Problems with election fraud and election integrity are of increasing concern in both established and transitional democracies (Lehoucq, 2003; Birch, 2011, Alvarez et al., 2008, 2012; Norris, 2014, 2015). In many transitional democracies, independent Electoral Management Bodies (EMBs) have been championed as a key institutional reform measure to successfully strengthen election integrity, and as a result independent EMBs are now the most common institutional model for electoral management in the world (IDEA, 2006, 2014; Lopez-Pintor, 2000). In established democracies as well, the role of electoral management in safeguarding election integrity and promoting citizens’ trust in elections is a topic of increasing concern. The 2000 and recent 2016 presidential elections in the United States sparked a debate on the need for improved electoral management and restoring citizen trust in electoral processes (Alvarez et al., 2008; Hall, 2012; Bowler et al., 2015; Norris and Garnett, 2015), and electoral management failures in Britain and Ireland have drawn increasing attention too (James, 2013, 2014ab; Clark, 2015, Farrell, 2015, Reidy 2015).
Yet, despite the intuitively appealing assumption that independent electoral management bodies will be better at their task of organizing and monitoring elections in an impartial manner, empirical evidence is mixed. While regional studies have found a positive impact of independent EMBs on election integrity in Latin America and Africa (Hartlyn et al., 2008; Fall et al., 2012; Hamberg and Erlich, 2013), global comparative studies appear to show that EMB institutional design is either negatively, or only very weakly related to election integrity (Birch, 2011; Birch and van Ham, 2016, Norris 2015). Much of these conflicting findings might be driven by the lack of detailed data on EMB institutional design, with most studies using rudimentary classifications of ‘independent’, ‘governmental’ and ‘mixed’ EMB designs (IDEA 2006, 2014), without addressing more specific organizational differences such as appointment procedures, budgetary controls, and formal competences, that might shape de facto EMB independence and election integrity.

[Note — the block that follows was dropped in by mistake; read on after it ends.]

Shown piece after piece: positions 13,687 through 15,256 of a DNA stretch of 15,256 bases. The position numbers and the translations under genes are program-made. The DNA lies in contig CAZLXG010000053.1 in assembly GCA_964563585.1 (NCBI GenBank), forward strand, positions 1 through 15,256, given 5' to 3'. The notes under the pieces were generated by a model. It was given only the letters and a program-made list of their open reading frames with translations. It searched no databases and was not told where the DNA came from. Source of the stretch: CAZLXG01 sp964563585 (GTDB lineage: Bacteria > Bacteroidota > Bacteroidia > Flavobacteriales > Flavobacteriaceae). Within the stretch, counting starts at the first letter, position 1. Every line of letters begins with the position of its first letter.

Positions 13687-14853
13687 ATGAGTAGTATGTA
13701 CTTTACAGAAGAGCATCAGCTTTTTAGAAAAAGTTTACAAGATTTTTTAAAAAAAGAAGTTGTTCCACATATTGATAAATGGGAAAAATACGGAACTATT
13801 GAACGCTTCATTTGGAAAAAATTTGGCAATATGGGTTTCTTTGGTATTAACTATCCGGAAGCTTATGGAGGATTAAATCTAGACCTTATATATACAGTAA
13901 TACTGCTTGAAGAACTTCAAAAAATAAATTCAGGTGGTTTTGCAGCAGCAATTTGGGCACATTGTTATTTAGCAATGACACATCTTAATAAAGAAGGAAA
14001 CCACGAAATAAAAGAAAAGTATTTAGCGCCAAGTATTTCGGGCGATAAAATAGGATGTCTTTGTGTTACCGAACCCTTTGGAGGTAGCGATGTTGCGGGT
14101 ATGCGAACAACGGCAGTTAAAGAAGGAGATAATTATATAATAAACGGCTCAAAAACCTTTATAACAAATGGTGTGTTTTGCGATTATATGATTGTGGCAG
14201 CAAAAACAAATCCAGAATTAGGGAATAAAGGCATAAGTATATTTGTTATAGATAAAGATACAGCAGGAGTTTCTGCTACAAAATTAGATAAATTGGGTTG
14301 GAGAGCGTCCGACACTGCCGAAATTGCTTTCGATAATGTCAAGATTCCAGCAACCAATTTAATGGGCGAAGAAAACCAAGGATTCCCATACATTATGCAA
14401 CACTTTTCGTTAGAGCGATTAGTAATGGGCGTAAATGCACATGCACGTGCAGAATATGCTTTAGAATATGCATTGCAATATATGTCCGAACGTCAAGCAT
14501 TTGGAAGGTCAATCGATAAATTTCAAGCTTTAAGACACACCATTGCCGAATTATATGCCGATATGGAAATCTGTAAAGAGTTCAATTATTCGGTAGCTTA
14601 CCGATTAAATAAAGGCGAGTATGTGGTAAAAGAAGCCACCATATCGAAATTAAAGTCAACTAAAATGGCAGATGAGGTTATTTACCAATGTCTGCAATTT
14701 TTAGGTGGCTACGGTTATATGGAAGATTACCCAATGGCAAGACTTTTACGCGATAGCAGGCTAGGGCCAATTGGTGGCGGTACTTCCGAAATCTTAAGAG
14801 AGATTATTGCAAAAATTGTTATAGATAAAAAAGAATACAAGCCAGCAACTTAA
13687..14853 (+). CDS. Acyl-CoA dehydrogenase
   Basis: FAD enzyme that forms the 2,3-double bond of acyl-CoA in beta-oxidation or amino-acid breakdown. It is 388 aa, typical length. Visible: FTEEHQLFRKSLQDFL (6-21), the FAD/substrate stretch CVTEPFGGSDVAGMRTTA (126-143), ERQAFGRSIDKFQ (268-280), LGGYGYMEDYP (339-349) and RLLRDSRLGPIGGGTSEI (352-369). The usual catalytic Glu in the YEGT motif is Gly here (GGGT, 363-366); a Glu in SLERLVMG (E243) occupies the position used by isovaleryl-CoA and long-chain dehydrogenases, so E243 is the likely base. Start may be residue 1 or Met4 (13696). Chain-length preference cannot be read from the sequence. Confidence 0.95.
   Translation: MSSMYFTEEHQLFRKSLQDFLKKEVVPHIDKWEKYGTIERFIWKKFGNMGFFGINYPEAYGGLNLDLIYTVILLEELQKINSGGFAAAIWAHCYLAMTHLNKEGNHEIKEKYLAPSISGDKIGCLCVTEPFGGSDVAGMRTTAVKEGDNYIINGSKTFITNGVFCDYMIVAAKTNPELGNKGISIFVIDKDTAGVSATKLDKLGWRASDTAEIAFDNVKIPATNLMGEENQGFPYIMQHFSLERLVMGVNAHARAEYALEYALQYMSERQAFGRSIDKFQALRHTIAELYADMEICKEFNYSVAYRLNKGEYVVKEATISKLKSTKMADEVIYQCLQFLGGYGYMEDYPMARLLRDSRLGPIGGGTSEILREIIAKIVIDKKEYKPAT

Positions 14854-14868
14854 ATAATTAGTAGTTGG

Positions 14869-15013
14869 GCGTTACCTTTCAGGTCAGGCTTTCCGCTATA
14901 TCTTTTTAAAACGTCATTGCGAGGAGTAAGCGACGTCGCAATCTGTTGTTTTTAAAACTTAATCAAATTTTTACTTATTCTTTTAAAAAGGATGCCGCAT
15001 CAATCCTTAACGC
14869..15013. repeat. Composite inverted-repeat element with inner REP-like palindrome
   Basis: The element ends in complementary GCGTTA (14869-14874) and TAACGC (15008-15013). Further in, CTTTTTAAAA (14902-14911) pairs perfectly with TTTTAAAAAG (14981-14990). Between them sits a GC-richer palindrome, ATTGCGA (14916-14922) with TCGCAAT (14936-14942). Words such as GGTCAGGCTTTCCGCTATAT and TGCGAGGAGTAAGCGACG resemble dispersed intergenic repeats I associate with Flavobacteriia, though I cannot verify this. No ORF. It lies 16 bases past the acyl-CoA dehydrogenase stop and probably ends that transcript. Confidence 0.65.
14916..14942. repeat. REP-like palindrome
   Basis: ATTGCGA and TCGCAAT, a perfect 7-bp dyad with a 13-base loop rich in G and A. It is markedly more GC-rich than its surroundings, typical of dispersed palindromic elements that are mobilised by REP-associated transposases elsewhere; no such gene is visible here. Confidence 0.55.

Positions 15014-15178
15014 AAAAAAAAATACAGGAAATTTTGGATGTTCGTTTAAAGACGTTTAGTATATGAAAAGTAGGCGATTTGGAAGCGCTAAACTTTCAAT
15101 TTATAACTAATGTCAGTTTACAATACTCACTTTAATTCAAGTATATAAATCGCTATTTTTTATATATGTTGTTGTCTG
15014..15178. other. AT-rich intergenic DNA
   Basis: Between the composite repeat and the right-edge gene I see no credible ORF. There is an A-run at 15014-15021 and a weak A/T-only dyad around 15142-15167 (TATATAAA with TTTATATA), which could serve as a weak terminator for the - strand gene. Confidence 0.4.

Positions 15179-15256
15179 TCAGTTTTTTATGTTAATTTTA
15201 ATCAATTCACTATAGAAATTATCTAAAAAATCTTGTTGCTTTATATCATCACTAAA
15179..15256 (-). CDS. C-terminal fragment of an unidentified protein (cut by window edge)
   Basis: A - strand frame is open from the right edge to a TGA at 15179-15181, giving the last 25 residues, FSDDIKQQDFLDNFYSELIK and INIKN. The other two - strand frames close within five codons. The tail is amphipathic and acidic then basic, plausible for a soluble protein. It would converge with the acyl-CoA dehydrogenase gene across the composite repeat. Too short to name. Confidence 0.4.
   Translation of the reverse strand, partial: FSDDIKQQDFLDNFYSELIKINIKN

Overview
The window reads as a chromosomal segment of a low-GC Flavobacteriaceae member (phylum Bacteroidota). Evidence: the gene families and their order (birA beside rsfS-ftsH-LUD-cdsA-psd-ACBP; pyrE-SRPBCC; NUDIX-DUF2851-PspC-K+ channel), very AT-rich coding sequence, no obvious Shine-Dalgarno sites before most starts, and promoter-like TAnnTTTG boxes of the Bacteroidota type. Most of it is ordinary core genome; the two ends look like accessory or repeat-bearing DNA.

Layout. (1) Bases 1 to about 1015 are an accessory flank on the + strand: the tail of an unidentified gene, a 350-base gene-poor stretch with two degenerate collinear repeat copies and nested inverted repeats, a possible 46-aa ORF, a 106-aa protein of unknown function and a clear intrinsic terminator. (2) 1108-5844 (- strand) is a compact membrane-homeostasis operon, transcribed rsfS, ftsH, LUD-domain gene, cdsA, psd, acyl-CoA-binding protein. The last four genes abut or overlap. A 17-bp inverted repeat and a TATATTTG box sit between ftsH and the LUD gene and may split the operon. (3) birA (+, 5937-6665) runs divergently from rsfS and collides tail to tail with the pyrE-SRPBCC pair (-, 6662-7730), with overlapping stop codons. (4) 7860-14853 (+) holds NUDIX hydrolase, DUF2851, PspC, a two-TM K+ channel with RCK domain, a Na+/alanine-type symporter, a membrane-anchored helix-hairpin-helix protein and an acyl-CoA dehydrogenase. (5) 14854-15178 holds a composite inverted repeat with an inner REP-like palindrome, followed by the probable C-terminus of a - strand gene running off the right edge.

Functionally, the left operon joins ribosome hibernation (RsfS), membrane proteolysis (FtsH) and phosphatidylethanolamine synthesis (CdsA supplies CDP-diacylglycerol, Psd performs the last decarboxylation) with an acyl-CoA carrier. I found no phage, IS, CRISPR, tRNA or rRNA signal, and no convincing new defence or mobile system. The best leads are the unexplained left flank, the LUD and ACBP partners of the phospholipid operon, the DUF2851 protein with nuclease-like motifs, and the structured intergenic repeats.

In order to resolve these conflicting findings, this paper aims to address three gaps in existing research: (a) limited availability of comparative data on EMB institutional design, (b) limited understanding of the consequences of EMB institutional design for de facto EMB independence, and (c) limited understanding of the consequences of EMB institutional design for EMB performance and wider outcomes of election integrity, credibility and legitimacy.
The paper presents the results of a detailed survey of the organisational structure of over 50 electoral management bodies around the world collected in 2016 and 2017, and develops a new typology of EMB institutional structure based on these data. It subsequently demonstrates the utility of this new typology by comparing it to existing accounts of EMB institutional design, and subsequently investigating how EMB institutional design affects de facto EMB independence and election integrity.